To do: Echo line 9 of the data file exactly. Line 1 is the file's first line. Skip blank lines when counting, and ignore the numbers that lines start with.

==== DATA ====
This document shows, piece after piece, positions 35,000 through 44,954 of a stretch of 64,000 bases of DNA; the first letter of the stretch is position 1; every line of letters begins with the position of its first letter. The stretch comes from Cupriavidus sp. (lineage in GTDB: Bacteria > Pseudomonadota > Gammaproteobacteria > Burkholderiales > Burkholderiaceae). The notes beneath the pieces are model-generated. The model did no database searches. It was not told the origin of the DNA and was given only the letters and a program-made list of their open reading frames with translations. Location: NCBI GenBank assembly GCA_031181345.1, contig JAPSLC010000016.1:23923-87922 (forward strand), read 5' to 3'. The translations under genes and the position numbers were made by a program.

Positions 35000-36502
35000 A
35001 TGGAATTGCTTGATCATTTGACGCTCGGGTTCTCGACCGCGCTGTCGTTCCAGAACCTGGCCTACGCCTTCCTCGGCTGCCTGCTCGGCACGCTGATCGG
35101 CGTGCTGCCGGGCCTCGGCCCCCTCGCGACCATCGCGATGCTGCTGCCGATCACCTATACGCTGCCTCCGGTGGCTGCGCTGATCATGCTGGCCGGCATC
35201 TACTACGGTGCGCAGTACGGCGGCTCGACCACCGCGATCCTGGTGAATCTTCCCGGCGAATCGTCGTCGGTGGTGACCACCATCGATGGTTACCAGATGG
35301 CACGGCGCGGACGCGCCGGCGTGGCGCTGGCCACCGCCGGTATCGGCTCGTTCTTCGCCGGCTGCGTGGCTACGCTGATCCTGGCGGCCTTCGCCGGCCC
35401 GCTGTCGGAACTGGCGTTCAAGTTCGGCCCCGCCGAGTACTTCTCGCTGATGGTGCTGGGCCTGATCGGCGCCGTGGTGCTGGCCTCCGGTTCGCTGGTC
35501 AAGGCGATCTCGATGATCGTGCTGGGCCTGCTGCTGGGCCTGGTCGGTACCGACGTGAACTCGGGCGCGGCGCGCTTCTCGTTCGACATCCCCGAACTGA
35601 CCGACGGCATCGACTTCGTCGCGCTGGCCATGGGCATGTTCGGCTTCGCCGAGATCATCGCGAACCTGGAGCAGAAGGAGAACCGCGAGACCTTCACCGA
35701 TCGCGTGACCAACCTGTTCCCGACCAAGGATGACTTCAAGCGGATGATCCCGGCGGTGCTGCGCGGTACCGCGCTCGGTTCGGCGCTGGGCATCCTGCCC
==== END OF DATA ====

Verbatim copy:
35501 AAGGCGATCTCGATGATCGTGCTGGGCCTGCTGCTGGGCCTGGTCGGTACCGACGTGAACTCGGGCGCGGCGCGCTTCTCGTTCGACATCCCCGAACTGA